From scared to scholar
Once I got Lilly out of the car at her first official obedience class, I had a hard time convincing her to get up off the ground. Once I got her off the ground, she didn’t want to go into the building. Once I got her in the building, she hid under my chair and bared her teeth (in fear) at anything that moved. She was about 9 months old, and things looked dismal. Any kind of dog training win seemed impossible.
Teaching myself as much or more than Lilly
Contrary to popular thought, obedience classes teach people as much or more than the dogs. I wasn’t there to teach Lilly how to be a good girl. I was there to learn how to communicate with my new pal, who was nervous but anxious to please.
Accustomed to my requests being ignored, after 14+ years with a beautiful-but-ornery dalmatian named Penelope Grace, Lilly came as a revelation. She really listens to me. She has potential for maybe a dog training win or two.
I quickly learned to give her space from the other pups so that she wouldn’t fixate on them with the classic border collie “eye” used to control sheep. With some personal space and rewards for focusing on me, Lilly shined in class.
She loved training at home each day. And, week after week in class, she worked her heart out. We’d found the key to teamwork.
My favorite moment came in about week six. With all the dogs in down-stays and us across the room, the trainer taunted them with noisy toys as he paced the line. It’s called “proofing.” In other words, will the dogs stay steady amid distraction?
Lilly didn’t budge. Even when the trainer came by with a rubber chicken that made an ungodly noise, my sound-reactive girl held strong.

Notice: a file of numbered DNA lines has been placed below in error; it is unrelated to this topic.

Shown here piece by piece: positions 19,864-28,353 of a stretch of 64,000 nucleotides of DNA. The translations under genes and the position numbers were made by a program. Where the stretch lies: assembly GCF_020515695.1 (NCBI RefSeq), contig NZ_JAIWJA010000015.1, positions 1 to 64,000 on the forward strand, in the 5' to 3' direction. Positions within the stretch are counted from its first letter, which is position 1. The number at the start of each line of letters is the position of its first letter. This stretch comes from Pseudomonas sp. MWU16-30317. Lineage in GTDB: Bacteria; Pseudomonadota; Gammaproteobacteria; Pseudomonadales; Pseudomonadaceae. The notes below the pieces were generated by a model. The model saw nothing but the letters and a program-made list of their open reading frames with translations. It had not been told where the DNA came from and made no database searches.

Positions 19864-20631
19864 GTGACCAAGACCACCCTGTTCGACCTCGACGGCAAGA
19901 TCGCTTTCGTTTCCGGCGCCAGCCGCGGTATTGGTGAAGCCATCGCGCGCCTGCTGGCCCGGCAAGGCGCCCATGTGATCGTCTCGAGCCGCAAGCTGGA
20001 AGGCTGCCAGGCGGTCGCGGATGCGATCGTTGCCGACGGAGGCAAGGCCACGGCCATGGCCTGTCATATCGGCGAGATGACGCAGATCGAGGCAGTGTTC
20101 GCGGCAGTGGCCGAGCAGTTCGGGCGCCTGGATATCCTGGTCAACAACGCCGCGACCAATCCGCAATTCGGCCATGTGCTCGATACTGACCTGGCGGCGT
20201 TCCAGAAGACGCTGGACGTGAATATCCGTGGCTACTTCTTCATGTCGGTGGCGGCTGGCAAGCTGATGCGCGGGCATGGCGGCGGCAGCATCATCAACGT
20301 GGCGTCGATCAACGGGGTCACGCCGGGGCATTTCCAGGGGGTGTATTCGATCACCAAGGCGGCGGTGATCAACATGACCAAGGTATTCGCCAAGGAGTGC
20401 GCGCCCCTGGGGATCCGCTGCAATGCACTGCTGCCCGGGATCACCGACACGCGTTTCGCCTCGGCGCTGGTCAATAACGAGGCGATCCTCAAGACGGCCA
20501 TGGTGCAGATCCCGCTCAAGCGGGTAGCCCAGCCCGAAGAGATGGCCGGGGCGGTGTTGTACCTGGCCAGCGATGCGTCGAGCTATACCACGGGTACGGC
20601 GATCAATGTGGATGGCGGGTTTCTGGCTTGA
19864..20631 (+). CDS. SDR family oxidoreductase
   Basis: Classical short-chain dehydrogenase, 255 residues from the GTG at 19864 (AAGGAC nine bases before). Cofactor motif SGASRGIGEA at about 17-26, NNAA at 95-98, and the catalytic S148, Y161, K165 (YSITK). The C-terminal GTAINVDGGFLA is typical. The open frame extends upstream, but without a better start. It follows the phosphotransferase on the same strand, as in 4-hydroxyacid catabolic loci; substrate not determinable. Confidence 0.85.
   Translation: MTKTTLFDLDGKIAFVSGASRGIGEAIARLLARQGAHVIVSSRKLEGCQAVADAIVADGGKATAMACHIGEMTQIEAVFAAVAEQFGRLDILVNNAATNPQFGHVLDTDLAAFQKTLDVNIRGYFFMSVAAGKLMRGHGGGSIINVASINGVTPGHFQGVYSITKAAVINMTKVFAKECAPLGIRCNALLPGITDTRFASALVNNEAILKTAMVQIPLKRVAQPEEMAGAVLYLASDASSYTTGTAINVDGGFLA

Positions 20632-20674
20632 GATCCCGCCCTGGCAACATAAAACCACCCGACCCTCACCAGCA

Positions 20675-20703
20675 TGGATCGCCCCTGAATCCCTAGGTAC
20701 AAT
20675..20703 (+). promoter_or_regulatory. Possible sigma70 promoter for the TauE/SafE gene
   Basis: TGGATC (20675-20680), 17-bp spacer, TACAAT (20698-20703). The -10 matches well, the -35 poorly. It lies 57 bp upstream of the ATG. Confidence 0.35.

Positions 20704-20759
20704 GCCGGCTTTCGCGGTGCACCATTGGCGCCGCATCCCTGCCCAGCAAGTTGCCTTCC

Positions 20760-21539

Then, a large, young yellow lab next to her lost it. He simply couldn’t stay one … more … second. He leapt to his feet and displayed a textbook case of “the zoomies.” That’s when a young, playful dog ricochets around the room. It set off a chain reaction of broken stays, as dogs couldn’t resist the invitation to play.
Lilly calmly took in the scene, never breaking her stay, despite the other pups doing their best impression of popcorn. Pop … golden retriever. Pop … black lab. Pop … sheltie.
Gibraltar in a sea of motion, Lilly stayed – even when the pup that started it all soaked her with sloppy kisses from tip to tail.
I watched my Einstein in a room full of class clowns, and I was proud.
We took a final exam in week 8. Set up like a rally obedience ring, like a car rally, we took turns heeling our dogs through a course. Various stops required different maneuvers – sit, down, standing stay and such. We heeled quickly and slowly. We made right turns and left turns. We stopped and started in unison.
The exam also required long, group sit-stays and down-stays as well as at least one individual trick. The trainer had and ribbons for all that passed, but I knew we had a shot at the top spot.
First, big dog training win
There was one dog in the room that could have beaten us, a German shepherd, but he fell apart in the ring and blew off several commands from his handler. At that point, I leaned over to my pal Crystal, who came to support me since my hubby was in training all weekend, and said, “We’re going to win.”
I was right (first overall, second in tricks). Lilly was nearly flawless. She scored 196 out of 200, only docked points for lagging a bit, heeling a little wide in a turn, and sniffing the ground.
Her stand for exam nearly made me cry. It’s a big deal for a shy dog to stand still while a stranger touched her. I think someone actually gasped in awe when I said “Freeze,” used our hand signal for it, and walked away without doubt or hesitation. She didn’t move a muscle.
Remember the yellow lab? Well, he went into the ring next, and I’ll never forget his mother’s voice as she headed to the start line, “Oh, great! We get to follow Lilly.”
(To his credit, that pup earned a trophy for most improved, and he did graduate.)
An expanded version of this dog training win post appears in a book called My Dog is My Hero.